Strengthening good governance and the rule of law
The majority of participants used their interventions to recall the range of policy options outlined within the report to both note the critical importance of such actions as well as share examples of implementation by their governments. In this regard, much discussion was focused on the need for states to strengthen mechanisms in the areas of good governance and the rule of law. The government of Morocco reflected on the guarantees provided within its constitution, including the criminalization of genocide and crimes against humanity. Additionally, the United Kingdom noted its government’s adoption of the 2012 national action plan to combat hate crimes as well as the creation of a team of experts to prevent sexual violence. Several interventions raised the importance of national and international judicial mechanisms, including the International Criminal Court. Among others, Estonia, Latvia, Liechtenstein, and Nigeria pointed to the importance of ending impunity for perpetrators of atrocity crimes, with Hungary noting that “history teaches us that there is no lasting peace without justice” as “atrocities, swept under the rug, because of a lack of capacity or political will, become sparks for atrocities in the future.”
National and regional mechanisms for prevention
Governments, including the United States and Tanzania, discussed how national mechanisms, such as the Atrocities Prevention Board and the National Committee for the Prevention and Punishment of Genocide, War Crimes and Crimes against Humanity and all forms of Discrimination, respectively, can strengthen state preventive capacity. Other states emphasized the need for the continued development of early warning and assessment infrastructure to provide information and analysis. On a related note, many governments highlighted the recent or past appointment of a national-level focal point on RtoP, an initiative led by the governments of Denmark, Ghana, Australia and Costa Rica in collaboration with the Global Centre for the Responsibility to Protect, as a step towards the further domestication of their protection obligations. States, including Argentina andParaguay, underlined the Latin American Network for Genocide and Mass Atrocity Prevention, created in collaboration with governments and with the Auschwitz Institute for Peace and Reconciliation, as a regional mechanism for prevention. Argentina, Switzerland, and Costa Rica, among others, noted the recent launch of Global Action Against Mass Atrocity Crimes as a structure to further strengthen prevention.
The relationship with other UN bodies and agendas
Interventions also raised the relationship between the prevention of RtoP crimes and the Peacebuilding Commission (PBC), as well as with other UN agendas, including Women, Peace and Security (WPS). In speaking on the PBC, the government of Belgium noted the preventive role it could play by using its unique perspective and ability to mobilize, inform, and advise national actors and the international community. New Zealand’s intervention highlighted the relevance of the WPS agenda to fulfilling RtoP, “including fundamental principles on women’s equal participation and representation in political processes and decision making,” a role which “must be enhanced at the national and international level in order to ensure comprehensive political settlements.” Additionally, several states raised the link between development and prevention, with Brazil stating that lasting peace can only occur when issues such as food security and development are addressed, while Peru reflected on its actions to address poverty, among others, to strengthen national capacity.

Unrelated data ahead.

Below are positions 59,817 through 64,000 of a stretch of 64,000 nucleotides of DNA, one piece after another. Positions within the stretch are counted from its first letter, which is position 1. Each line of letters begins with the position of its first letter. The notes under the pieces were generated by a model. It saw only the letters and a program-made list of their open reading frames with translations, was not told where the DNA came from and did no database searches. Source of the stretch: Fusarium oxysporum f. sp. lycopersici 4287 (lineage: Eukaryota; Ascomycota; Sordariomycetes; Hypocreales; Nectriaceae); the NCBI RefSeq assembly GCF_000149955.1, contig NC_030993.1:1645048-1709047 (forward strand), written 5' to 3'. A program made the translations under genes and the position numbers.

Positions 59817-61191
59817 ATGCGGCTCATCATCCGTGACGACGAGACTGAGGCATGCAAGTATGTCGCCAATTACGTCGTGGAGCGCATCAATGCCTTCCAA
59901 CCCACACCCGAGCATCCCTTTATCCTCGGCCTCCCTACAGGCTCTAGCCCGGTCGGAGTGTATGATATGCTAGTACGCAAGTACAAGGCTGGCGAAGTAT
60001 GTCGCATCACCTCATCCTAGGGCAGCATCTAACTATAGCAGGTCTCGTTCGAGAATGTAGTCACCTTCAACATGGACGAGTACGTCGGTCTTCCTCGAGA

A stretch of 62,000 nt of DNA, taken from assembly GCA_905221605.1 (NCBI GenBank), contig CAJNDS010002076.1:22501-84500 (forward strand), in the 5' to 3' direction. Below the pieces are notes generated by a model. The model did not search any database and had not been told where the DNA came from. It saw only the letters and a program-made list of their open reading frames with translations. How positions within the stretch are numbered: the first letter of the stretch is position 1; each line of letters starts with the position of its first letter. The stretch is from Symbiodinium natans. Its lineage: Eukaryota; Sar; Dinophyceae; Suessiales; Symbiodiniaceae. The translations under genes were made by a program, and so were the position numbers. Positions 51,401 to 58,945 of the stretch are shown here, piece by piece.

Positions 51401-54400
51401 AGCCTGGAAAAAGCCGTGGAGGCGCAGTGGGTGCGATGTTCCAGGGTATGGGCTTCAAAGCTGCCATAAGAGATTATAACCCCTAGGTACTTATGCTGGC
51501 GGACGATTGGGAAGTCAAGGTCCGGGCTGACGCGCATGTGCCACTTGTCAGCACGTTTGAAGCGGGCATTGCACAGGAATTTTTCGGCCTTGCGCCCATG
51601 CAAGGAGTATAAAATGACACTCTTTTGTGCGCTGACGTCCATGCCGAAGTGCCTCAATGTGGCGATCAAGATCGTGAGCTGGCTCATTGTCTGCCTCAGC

The crucial role of civil society in prevention
Central throughout the dialogue was the critical role that civil society plays in assisting states to strengthen their capacities to prevent the domestic commission of RtoP crimes. The government of Turkey expressed appreciation for the participation of civil society in the consultation process to inform the UNSG’s report, with theCzech Republic noting that the implementation of RtoP extends well beyond the UN to include civil society and academia, among others. In its intervention, the government of Slovenia recalled how national civil society actors have contributed to prevention in countries such as Kenya and Libya. Speaking from experience as a post-crisis country, Cote d’Ivoire noted the critical role of civil society in raising awareness of and denouncing abuses against vulnerable populations, as well as conducting training to prevent conflict and RtoP crimes. The European Union expressed its support for governments to provide “space for an active civil society”, while the government of Finland declared that civil society “is a huge asset for us in atrocity prevention” as NGOs are “involved in the preparation of national legislative strategies”. The intervention delivered by the Director of the ICRtoP further elaborated on the range of actions conducted by organizations to assist in prevention, such as collaborating with and supporting national prevention mechanisms and providing early warning information on the risk of emerging crises. The work of the ICRtoP and its global membership was recognized by both Special Advisers to the Secretary-General on the Prevention of Genocide and RtoP as they expressed their support for civil society and reflected on the crucial role these actors play in the advancement of RtoP.